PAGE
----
Strategic Improvisation - See Execution Happen Using The Seven C’s

Strategic improvisation! What’s that?!

I’ve heard of strategic planning.

I’ve heard of business planning.

But, what is strategic improvisation?

Effective Strategic Planning is Changing

Past practice has dictated most strategic plans flow down through the organization. The plans are created at the top, shared with perhaps one level below the executive team and then expected to trickle to the rest of the organization thru divisional and departmental goals that are communicated briefly and non-repetitively.

This model might have been effective 45 years ago when the environment was fairly stable and predictable, organizations were extremely hierarchical and management styles were centralized and controlling. Today, one of the reasons many organizations struggle with executing their strategic plans is because they are employing a dated planning process from a decades-old management style. Today, the speed of development, innovation and time to market has increased exponentially. Many organizations operate in real or virtual teams and networks within a knowledge-based environment. These factors mean survivability and success require a culture that values engagement, involvement and creativity; the very things that are discouraged in a hierarchical strategic planning framework.

So what process changes are necessary to ensure strategy deployment throughout the organization in an agile and effective manner?

Strategic Improvisation℠

The leadership needs to set some high-level, measurable goals that together with the values and culture, provide the ‘guard rails’ that keep teams, departments and business units aligned with leadership. These guard rails give teams a wider set of parameters in which to operate, encouraging experimentation, creativity and, ultimately ownership, to take hold. Individuals and teams are able to craft their own goals to continue to improve their outcomes and innovations at their level. The result is broad organizational goals, aligning the organization, together with specific lower level goals that allow everyone to see their relevance to the strategic plan.

 

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The critical elements in making this kind of strategic execution work is the level to which organizations communicate not only the specifics of the plan but their values and culture. In partnership with the high-level goals, clearly communicated values and culture allow more autonomy and greater risk taking on the part of individuals and teams.

Removing this rigid, top-down cascade of planning hierarchy in favor of a more hands off, team approach is what we call Strategic Improvisation. It’s strategic because it is aligned with the measurable goals from the top leadership. It is improvisation because it allows departments, teams, business units or individuals to achieve those goals within a broader set of boundaries. People are allowed and encouraged to create their own solutions, which contribute to engagement and accountability. They can also create their specific goals meaningful to them and their business ecosystems.

Not a Symphony Orchestra but a Jazz Ensemble

One of the best analogies for these two types of structures is if you think of a symphony orchestra versus a jazz ensemble. In an orchestra, the individual musicians rely almost entirely on the composer (for the music) and the conductor (for the guidance). There is no spontaneity. Everyone plays their part. A beautiful symphony is beautiful because it is highly controlled, regulated and rehearsed. No one who plays in the orchestra expects individual decision making because that’s not the way it’s structured.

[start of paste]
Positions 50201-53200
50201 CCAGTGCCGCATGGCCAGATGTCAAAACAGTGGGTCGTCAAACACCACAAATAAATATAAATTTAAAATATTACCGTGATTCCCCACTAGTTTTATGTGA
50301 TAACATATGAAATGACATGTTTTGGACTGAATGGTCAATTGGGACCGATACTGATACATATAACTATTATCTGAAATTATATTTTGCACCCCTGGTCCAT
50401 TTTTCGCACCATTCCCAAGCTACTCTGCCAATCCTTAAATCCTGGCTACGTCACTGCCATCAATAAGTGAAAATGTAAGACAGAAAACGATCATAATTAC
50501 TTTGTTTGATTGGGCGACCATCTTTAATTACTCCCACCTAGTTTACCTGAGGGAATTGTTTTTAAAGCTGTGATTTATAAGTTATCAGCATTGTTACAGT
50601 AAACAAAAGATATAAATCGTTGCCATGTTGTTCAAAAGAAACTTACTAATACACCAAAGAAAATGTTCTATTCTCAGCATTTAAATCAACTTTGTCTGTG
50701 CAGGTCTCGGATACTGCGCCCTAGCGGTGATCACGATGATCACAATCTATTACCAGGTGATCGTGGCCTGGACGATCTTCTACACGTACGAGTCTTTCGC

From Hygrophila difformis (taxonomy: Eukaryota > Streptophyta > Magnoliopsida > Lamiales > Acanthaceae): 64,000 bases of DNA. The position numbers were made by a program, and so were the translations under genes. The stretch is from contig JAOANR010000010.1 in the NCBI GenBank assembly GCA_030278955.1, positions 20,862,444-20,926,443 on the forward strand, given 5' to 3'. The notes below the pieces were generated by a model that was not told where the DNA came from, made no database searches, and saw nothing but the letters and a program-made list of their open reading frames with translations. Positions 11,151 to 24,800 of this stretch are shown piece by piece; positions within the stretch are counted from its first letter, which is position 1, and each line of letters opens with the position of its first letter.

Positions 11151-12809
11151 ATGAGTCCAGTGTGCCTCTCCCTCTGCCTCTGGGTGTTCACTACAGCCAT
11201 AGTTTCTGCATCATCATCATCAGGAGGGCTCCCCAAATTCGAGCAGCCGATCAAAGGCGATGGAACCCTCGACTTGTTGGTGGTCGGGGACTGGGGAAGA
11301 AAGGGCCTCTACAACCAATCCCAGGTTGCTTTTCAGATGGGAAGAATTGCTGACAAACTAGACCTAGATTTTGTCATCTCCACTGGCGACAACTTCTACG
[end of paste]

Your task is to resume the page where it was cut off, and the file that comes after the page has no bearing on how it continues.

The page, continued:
Contrast that with a jazz ensemble. They choose a tune. Each member of the ensemble knows the melody which serves as the guideline for their performance. Each member also knows that s/he has the opportunity to take that melody to an individual place when they improvise. Members are encouraged to be creative, within boundaries, as long as they bring it back to the ensemble’s melody when they’re done. They also know in order for each member to accompany them when they are improvising, they need to be communicating the tempo, the tone and the timing. They remain accountable to the group at the same time they are able to express themselves individually.

Creating a Strategic Improvisation℠ Culture

If you are in a hierarchical culture, what do you have to do to move to Strategic Improvisation? We work with a framework we call The Seven C’s. These are:

  • Commitment to Clear, Measurable Goals
  • Culture to Support Those Goals
  • Capacity in the Organization
  • Courage to Model the Behavior
  • Communication throughout all levels of the organization
  • Collaboration within and across teams
  • Celebration of milestones and goals

Each ‘C’ directly impacts the organization and its ability to be flexible, aligned and strategic. Each takes conscious work to change and adapt but the results are tangible and organizations can go from strategic planning to strategic execution.

 

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Andrea Gibbs

Andrea Gibbs

A natural born communicator, Andrea has a way with words. Clever, articulate, and genuine, she always brings a sense of clarity to our meeting discussions and brainstorming sessions. Andrea’s expertise in facilitating and training others in organizational strategy, implementation, and communication has benefitted countless for-profit and not-for profit organizations as well as numerous MBA students in her classroom. In fact, Andrea is at her best when she’s leading us through strategy conversations dry-erase marker in hand. Fluent in French with a bachelor’s degree in political science and economics as well as an MBA from Thunderbird - ASU, she’s helping us execute our own strategy each and every day.

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